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Owen Brooks faced seven different New Trier hitters at the end of Tuesday’s Central Suburban League South division showdown in Winnetka.
None of them got a good swing against the Evanston right-hander, and that’s how you identify just who a team’s closer is.
Taking over a role that many high school baseball programs don’t even have, the sidewinding senior tossed shutout ball over the final 1 2/3 innings and preserved a 2-1 Wildkit win.
Brooks and starter Hank Liss combined to tame New Trier with a four-hitter, as ETHS improved to 10-2 overall and 2-0 in conference play. Evanston chalked up its seventh consecutive victory and dropped the struggling Trevians to 4-9 on the year.
The two teams will meet again in a rematch Thursday at Evanston and you couldn’t blame the Trevians if they feel like they’ve already seen enough of Brooks’ unusual arm angle. The senior righty also earned a save over New Trier this past summer and has blossomed in situations with the game on the line despite his lack of mound experience.
Brooks only pitched a handful of varsity innings as a junior – none as a closer – and has only recently transitioned from a catcher who wasn’t much of a hitter, by his own admission, into a stopper on the mound.
He’s certainly already earned the trust of veteran head coach Frank Consiglio when it comes to handing someone the ball in high-leverage situations.
“There’s no doubt that Owen is our closer,” said Consiglio. “He’s so efficient and he bounces back so well that we can pitch him two or three times a week if we need to. He’s the ideal guy to have in that closer role, and I think he and Hank particularly play well off of each other. Hank throws harder, and when we bring Owen in after him his ball moves differently. They’re nothing alike.
“We saw a lot of good signs from Owen last year against live hitters even though he didn’t pitch much in games. He’s a kid who will compete, and we can run him out there for three innings at a time if necessary. He’s as mentally tough as any kid I’ve had here in quite awhile, and he wants the ball in the biggest situations.”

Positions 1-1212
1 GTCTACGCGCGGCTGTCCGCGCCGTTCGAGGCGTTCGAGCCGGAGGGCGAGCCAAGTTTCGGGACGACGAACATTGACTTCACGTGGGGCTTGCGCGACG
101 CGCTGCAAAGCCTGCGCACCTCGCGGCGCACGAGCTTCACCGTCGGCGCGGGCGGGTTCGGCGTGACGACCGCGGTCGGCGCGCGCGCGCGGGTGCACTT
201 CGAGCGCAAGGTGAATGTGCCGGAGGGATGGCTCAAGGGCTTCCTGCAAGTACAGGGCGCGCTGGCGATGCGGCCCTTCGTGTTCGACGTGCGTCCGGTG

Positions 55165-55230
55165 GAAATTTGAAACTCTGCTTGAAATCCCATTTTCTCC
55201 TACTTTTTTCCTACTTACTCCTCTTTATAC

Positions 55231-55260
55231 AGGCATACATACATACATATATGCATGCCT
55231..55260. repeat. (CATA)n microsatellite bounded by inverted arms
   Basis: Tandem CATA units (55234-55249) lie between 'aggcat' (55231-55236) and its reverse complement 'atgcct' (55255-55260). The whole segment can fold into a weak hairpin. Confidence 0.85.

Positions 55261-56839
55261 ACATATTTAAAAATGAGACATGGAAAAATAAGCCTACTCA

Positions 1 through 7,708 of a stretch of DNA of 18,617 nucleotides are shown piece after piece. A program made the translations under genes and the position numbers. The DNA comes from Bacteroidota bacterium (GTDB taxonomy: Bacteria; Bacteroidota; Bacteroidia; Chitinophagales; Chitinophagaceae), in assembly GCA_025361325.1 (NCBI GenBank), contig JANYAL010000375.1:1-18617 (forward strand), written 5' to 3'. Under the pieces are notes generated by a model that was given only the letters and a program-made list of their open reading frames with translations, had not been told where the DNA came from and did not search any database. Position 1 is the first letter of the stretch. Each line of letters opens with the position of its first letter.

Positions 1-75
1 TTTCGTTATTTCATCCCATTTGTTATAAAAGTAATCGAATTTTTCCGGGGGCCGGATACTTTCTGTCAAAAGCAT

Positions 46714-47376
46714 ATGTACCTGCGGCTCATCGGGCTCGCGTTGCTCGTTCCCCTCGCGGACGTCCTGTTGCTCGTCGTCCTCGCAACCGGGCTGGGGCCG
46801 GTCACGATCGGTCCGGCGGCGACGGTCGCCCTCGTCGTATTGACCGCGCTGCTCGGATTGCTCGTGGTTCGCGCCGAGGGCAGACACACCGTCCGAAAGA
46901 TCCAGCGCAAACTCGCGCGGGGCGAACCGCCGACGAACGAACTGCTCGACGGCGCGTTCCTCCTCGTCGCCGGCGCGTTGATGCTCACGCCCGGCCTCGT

Brooks realized prior to his sophomore season that he might not ever get off the bench if he didn’t make some changes.
“I was a catcher-outfielder and I wasn’t a great hitter,” he confessed. “So I realized that if I wanted to get a chance to play at a higher level, that maybe I should try pitching. We didn’t have a season [due to the pandemic shutdown] that year and it was a blessing in disguise for me. I’d always had a lower release point [on his throws], and I just started messing around with it. I was able to work a lot on the basics and learn the technique.
“I went to a pitching coach who had worked with other guys like me and just went with it. I just kinda stumbled into it. And we have so much talent on the mound here that they didn’t need a guy who would eat up a lot of innings [as a starter]. They just needed a guy who would give the hitters a different look – I have softer stuff than guys like Hank and Jared Lortie, and out of a different arm slot – so I fell into the closer role.
“It feels great to get this one today. I’ve always dreamt of closing out New Trier some day. I did it once in the summer, but it’s not as good as this one. This one is super sweet.”
Tuesday, Brooks inherited a first and second, one-out situation in a one-run game after Liss faltered with a walk and a hit batsman. The closer struck out two of the next three Trevians to retire the side, and didn’t allow a ball hit out of the infield in the seventh to slam the door shut on the hosts.
Evanston scratched out single runs against New Trier hurler Dalton Hastings in the second and third, and that proved to be just enough offense as Hastings and Liss took turns conducting a pitching clinic when it came to locating their fastballs and off-speed stuff. The winners only totaled four hits, including singles by Liss, Ben Gutowski and Heath Ballard, plus a double by Eron Vega.
Vega lined a double down the left field line to lead off the second, moved to third on a bunt and scored on Ballard’s two-out single.
Gutowski beat out a swinging bunt with one out in the third and was erased when Alex Vasquez bounced into a forceout. But Hastings air-mailed a pickoff throw past the bag, allowing Vasquez to scamper all the way to third, and then the New Trier righty tossed a wild pitch to account for what turned out to be the winning run.
Liss’ wild pitch after back-to-back singles by Louis Florida and Graham Mastros, combined with a sacrifice bunt, got New Trier on the board in the bottom of the second. The hard-throwing ETHS junior caught a break just before that run-scoring wild heave when he unleashed a throw to the backstop, but catcher Brandon Brokowski retrieved it in time to retire Florida attempting to score.
Liss settled in after that mishap and finished with nine strikeouts. He mowed down eight Trevians in a row after yielding a fly ball single to Dylan Mayer in the New Trier third.